Air Warfare Symposium features Air Force success, future

  • Published
  • By JoAnne Rumple
  • Air Force Materiel Command Public Affairs
Aerial support is critical in Iraq and Afghanistan. It saves lives and enables re-supply for troops fighting in difficult, remote terrain. But the heavy demand for aerial support is wearing down available assets, compounding problems already faced by aging Air Force fleets.

The necessity to eliminate problems that threaten to limit air operations was the message from key Air Force leaders, including Gen. Bruce Carlson, commander of Air Force Materiel Command, at this year's Air Warfare Symposium Feb. 8-9 in Orlando, Fla. 

More than 900 military and industry representatives attended the Air Force Association-sponsored symposium. Among them were Secretary of the Air Force Michael W. Wynne; Chief of Staff of the Air Force Gen. T. Michael Moseley; and commanders of Pacific Air Forces, U.S. Strategic Command, Air Combat Command, and Air Mobility Command. The conference's theme was "Striking the balance: Today's war, tomorrow's threats, future technology."

Secretary Wynne opened the conference, discussing his admiration for the "amazing successes, flexibility, ingenuity and enthusiasm" of Airmen he's met. He also recalled last year's dedication of the Air Force Memorial, "a symbol of the strategic shield your Air Force gives this country." He said the country "is now at a crossroads in the national dialogue on sovereign options, where the subject is investment in that strategic shield. We must never allow that shield to tear," he said.

Highlighting Air Force achievements in the interdependent Global War on Terrorism, Secretary Wynne, General Moseley and others spoke about tankers refueling the aircraft that form the air bridge by which troops and equipment are transported. Currently 3-4 million pounds of fuel supply that air bridge each day. The new KC-X tanker will be essential to future operations requiring similar capabilities.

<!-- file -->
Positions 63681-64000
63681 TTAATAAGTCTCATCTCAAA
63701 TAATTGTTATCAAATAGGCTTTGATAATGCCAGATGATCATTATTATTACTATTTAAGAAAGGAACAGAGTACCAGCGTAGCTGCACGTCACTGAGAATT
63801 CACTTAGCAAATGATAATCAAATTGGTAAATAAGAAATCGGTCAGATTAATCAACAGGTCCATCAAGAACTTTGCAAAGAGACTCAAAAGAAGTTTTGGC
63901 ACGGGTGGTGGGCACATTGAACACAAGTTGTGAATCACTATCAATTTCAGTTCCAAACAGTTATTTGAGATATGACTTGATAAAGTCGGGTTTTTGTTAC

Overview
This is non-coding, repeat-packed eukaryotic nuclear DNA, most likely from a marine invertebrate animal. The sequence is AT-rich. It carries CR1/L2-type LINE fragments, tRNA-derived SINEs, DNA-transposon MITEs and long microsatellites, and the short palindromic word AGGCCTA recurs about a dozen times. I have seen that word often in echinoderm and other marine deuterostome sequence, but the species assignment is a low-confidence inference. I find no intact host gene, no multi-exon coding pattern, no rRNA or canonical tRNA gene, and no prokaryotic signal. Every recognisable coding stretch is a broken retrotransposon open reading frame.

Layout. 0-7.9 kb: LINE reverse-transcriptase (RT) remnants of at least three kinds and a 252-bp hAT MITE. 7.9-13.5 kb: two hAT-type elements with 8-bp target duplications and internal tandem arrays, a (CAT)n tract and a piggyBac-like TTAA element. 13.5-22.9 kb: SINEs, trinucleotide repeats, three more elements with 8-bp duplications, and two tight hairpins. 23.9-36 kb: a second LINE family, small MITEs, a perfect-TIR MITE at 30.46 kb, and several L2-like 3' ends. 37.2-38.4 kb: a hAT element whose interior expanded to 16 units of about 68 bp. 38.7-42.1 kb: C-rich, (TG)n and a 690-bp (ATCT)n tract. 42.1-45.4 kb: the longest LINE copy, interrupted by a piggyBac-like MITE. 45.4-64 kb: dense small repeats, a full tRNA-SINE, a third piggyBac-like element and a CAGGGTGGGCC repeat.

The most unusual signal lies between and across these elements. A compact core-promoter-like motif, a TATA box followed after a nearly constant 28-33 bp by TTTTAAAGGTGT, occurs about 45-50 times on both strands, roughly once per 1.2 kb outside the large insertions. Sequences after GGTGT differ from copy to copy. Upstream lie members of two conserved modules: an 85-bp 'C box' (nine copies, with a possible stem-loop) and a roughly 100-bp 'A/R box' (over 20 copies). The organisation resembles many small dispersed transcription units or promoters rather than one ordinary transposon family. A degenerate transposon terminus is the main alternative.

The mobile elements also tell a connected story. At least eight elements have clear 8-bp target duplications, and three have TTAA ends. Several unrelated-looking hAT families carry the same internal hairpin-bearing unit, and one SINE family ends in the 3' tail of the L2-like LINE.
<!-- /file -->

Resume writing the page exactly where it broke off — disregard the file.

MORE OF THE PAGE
They also spoke of the struggle to obtain funds to replace aircraft lost in combat -- 83 manned and 44 unmanned -- and recapitalize aging fleets -- tankers averaging 43 years old and a total inventory averaging more than 24 years old. Newer, more capable aircraft, they stressed, will take less to maintain than the $1.4 billion a year now being spent on legacy aircraft.

Leaders also addressed increased requirements for Air Force support -- a result of the surge in ground troops for Iraq. The secretary and chief of staff said they're reassessing the need for Airmen in ground combat brigades, because such unconventional roles fail to leverage Air Force skills and because of the consequences of not having enough air cover.

Speakers referenced numerous AFMC initiatives that have saved lives and provided new capabilities for combat commanders. Among them are:

> Deployment of Project Angel Fire, an off-the-shelf camera system integrated with sensors and used to store data for retrieval as needed, to detect possible terrorist activity;

> Use of C-17 Globemaster III, other cargo aircraft and the new Joint Precision Air Drop System to transform intra-theater airlift and reduce numbers of ground convoys;

> The Small Diameter Bomb, fielded six months ahead of schedule;

> ROVER (Remote Operations Video Enhanced Receiver), a communications capability installed on the MQ-1Predator Unmanned Aerial Vehicle, which transmits live video to ground-based targeting teams and has been used to detect, target and destroy improvised explosive devices;

> Improvements in night strafing resulting from increased use of simulators in training.

General Carlson emphasized that more than 1,000 AFMC Airmen provide direct support in theater every day. He also discussed Air Force Research Laboratory initiatives to increase situational awareness in the combat zone. These initiatives include a system that makes it easier to land helicopters in sand-laden "brownouts." This situation occurs when spinning rotors cause dust to swirl upward around the aircraft ,resulting in a dust cloud in which flight crews can lose visibility.

Talking about technical challenges, General Carlson said the command is working on persistent tactical intelligence, surveillance and reconnaissance; data fusion for a common operating picture; rapid, precise, tailorable strike capabilities and enhanced survivability of warfighters and weapon systems.

General Carlson also spoke about how the Air Force will fight in the future and technology to help combatants find, fix, track, target, engage and assess the enemy -- anytime, anywhere.

The general discussed responsive space technologies such as a two-stage-to-orbit military-only space plane and tactical satellites. He closed by reminding the audience that a military succeeds only when it can anticipate emerging threats and develops the capabilities required for the next fight.

Complete transcripts of all the presentations will be posted to the AFA web site later this month.

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